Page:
Republican Party elites are gearing up to try to stop Donald Trump from winning the GOP presidential nomination — again.
Both the Club for Growth — an anti-tax group — and the donor network created by the billionaire Koch brothers plan to intervene in the GOP presidential primaries, the New York Times recently reported, and both hope to turn the page on the former president. But it’s not clear whether they will endorse one specific alternative to Trump and, if so, who that would be, with several other Republicans expected to enter the race.
As many are pointing out, that would be a familiar scenario. The Atlantic’s McKay Coppins writes that “a sprawling cast of challengers could just as easily end up splitting the anti-Trump electorate, as it did in 2016, and allow Trump to win primaries with a plurality of voters.”
Politico’s David Freedlander opened a recent article citing an anonymous Republican donor’s worries “that once again Donald Trump will prevail over a splintered Republican field.” The New York Times’s Shane Goldmacher, too, wrote that “a fractured field” could “clear the way” for Trump to win with just “a fraction of the party base.”
This nods to a common piece of conventional wisdom in some political circles: that Trump’s 2016 nomination was somewhat of a fluke. That, if only there weren’t so many other candidates in the race, or if only those candidates hadn’t spent so much time attacking each other, or if only GOP elites coordinated more competently to back one challenger, Trump would have been stopped.
But that smacks of wishful thinking that underestimates the sources of Trump’s strength and understates the weaknesses of his opponents back then. The failure to stop Trump in the 2016 primaries wasn’t an issue of elites playing their cards wrong or opposing campaigns making poor strategic choices.
Party elites aren’t puppet masters who can rig the outcome. They’re not entirely powerless either — but they’re constrained in their choices, and trying to influence a dynamic that can be to a large extent determined by forces out of their hands.
In 2016, GOP elites’ problem was that there wasn’t a Trump alternative in the race who had credibility with both the party’s elites and its voters. There are already signs, though, that 2024 may be different.
How Trump won the GOP nomination in 2016
The 2016 GOP nomination contest began in confusion with the question: Who was the frontrunner?
Polls taken throughout the second half of 2014 and the first half of 2015 (before Trump’s entry into the race) showed that a rotating cast of several candidates had roughly even support, but that nobody had all that much.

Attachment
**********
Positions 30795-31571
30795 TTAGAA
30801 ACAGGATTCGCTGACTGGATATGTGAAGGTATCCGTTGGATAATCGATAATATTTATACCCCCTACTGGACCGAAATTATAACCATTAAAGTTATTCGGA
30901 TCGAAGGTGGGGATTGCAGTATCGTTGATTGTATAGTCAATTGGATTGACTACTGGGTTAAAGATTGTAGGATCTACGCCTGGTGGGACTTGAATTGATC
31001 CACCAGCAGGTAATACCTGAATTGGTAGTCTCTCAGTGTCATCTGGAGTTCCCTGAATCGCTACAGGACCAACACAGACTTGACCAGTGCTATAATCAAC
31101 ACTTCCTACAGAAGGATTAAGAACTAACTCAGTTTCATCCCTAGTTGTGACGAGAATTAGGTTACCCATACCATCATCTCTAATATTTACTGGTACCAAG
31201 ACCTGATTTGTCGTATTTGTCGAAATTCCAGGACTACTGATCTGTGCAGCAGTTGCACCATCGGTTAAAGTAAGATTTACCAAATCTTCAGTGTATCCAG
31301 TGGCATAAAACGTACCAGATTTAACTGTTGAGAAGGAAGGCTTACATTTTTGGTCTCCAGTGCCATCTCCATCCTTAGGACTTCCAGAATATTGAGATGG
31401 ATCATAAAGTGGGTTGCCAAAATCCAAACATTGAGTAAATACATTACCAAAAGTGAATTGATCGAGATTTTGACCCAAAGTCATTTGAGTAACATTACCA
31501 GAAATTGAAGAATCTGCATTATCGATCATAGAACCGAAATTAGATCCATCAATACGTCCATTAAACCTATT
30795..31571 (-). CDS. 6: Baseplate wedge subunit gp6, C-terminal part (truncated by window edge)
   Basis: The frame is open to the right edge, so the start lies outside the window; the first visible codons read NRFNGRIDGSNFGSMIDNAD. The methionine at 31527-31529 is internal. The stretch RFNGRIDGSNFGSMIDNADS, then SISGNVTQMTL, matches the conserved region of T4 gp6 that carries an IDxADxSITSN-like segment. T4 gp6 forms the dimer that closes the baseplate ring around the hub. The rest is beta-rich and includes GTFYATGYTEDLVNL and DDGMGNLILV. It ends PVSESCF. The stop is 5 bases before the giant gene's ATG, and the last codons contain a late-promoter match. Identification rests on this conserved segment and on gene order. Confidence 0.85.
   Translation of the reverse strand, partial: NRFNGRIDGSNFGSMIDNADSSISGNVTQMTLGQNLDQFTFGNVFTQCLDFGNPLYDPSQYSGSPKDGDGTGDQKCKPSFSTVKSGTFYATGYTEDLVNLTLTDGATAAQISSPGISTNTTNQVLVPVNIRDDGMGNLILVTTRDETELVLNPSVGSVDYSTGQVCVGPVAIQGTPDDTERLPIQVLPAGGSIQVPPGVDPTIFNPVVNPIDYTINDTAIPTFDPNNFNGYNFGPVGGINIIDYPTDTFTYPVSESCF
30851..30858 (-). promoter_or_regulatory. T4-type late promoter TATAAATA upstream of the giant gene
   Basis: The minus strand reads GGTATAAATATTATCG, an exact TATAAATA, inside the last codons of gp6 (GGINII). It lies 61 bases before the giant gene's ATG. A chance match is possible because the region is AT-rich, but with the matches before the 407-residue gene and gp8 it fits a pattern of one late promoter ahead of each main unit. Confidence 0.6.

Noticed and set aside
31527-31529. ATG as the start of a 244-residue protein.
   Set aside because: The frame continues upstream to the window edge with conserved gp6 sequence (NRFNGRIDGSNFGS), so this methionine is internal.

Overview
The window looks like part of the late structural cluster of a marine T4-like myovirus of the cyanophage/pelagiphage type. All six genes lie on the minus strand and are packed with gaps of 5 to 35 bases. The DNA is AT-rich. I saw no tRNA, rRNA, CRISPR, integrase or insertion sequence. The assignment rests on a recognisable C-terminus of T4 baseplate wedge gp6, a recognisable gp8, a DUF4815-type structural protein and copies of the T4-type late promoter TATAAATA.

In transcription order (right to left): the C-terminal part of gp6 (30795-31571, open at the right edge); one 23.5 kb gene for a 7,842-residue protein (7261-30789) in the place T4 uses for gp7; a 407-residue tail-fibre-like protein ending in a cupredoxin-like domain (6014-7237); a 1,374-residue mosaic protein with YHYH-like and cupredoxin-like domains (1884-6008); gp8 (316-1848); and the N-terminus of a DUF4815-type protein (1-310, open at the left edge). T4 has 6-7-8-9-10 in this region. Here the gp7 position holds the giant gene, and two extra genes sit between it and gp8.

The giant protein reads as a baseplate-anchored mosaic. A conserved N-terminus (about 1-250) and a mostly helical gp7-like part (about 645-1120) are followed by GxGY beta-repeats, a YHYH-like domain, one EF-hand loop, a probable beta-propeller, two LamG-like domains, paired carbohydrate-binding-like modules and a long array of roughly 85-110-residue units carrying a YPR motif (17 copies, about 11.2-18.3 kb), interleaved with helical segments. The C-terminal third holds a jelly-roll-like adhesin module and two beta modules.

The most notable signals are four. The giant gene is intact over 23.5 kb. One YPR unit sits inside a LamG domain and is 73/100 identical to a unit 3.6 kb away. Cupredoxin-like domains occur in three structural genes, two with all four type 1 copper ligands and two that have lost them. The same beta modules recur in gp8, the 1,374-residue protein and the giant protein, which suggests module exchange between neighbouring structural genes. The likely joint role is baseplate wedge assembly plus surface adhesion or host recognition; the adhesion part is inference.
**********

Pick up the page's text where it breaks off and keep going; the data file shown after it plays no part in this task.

The candidates who polled above 10 percent at some point in this period were Jeb Bush, Scott Walker, Marco Rubio, Chris Christie, Rand Paul, Mike Huckabee, Ted Cruz, and Ben Carson — but none of them topped 17 percent in the RealClearPolitics polling average. Some of these candidates were raising lots of money, but none of them had broken out of the pack in polls, or in endorsements from other Republicans, which were remarkably few in number.
Could this have been solved by greater party elite coordination around one candidate early?
Well, there’s a bit of a chicken-and-egg question — is the problem that the party failed to coordinate, or is it that there was simply no candidate running with the stature and skills to win widespread party support?
Compare this to contests where one frontrunner “clears the field” of all but a few rivals — as Hillary Clinton did in 2016, and George W. Bush and Al Gore both did in 2000. All three of them had large poll leads long before their campaigns officially started, which helps explain why so many didn’t bother to run against them, and why they racked up endorsements — politicians like to back the likely winner!
In the 2016 GOP contest, when candidates eventually did break from the pack in polls, they were, notably, different. Trump himself took the lead about a month after he entered the race in June, and held onto it for almost all of the race afterward. The only candidate to briefly tie him in national polls was another outsider — retired neurosurgeon Ben Carson — but Carson’s numbers declined by the late fall of 2015.